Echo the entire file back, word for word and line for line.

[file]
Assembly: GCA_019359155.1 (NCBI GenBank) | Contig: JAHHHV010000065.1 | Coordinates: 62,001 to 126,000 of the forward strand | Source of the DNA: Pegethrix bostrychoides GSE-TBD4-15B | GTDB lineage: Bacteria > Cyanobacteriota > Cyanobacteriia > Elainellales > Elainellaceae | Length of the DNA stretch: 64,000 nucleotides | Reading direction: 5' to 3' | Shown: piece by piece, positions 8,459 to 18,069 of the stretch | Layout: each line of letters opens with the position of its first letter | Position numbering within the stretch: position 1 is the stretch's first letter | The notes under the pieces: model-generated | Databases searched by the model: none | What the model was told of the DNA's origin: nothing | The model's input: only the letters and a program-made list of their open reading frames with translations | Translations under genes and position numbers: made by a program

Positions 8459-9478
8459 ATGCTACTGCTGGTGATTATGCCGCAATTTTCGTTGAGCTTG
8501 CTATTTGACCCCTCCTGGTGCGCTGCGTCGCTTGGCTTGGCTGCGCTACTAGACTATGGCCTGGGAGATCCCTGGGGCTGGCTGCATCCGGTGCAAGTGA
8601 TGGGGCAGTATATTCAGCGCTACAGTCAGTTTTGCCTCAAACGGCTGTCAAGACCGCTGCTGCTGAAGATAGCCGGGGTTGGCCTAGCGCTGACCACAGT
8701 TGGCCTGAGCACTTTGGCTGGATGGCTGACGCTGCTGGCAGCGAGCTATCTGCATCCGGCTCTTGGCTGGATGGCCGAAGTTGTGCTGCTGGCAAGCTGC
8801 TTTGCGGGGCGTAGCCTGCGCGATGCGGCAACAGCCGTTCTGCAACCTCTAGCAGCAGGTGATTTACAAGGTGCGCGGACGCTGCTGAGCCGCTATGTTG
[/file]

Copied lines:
Assembly: GCA_019359155.1 (NCBI GenBank) | Contig: JAHHHV010000065.1 | Coordinates: 62,001 to 126,000 of the forward strand | Source of the DNA: Pegethrix bostrychoides GSE-TBD4-15B | GTDB lineage: Bacteria > Cyanobacteriota > Cyanobacteriia > Elainellales > Elainellaceae | Length of the DNA stretch: 64,000 nucleotides | Reading direction: 5' to 3' | Shown: piece by piece, positions 8,459 to 18,069 of the stretch | Layout: each line of letters opens with the position of its first letter | Position numbering within the stretch: position 1 is the stretch's first letter | The notes under the pieces: model-generated | Databases searched by the model: none | What the model was told of the DNA's origin: nothing | The model's input: only the letters and a program-made list of their open reading frames with translations | Translations under genes and position numbers: made by a program

Positions 8459-9478
8459 ATGCTACTGCTGGTGATTATGCCGCAATTTTCGTTGAGCTTG
8501 CTATTTGACCCCTCCTGGTGCGCTGCGTCGCTTGGCTTGGCTGCGCTACTAGACTATGGCCTGGGAGATCCCTGGGGCTGGCTGCATCCGGTGCAAGTGA
8601 TGGGGCAGTATATTCAGCGCTACAGTCAGTTTTGCCTCAAACGGCTGTCAAGACCGCTGCTGCTGAAGATAGCCGGGGTTGGCCTAGCGCTGACCACAGT
8701 TGGCCTGAGCACTTTGGCTGGATGGCTGACGCTGCTGGCAGCGAGCTATCTGCATCCGGCTCTTGGCTGGATGGCCGAAGTTGTGCTGCTGGCAAGCTGC
8801 TTTGCGGGGCGTAGCCTGCGCGATGCGGCAACAGCCGTTCTGCAACCTCTAGCAGCAGGTGATTTACAAGGTGCGCGGACGCTGCTGAGCCGCTATGTTG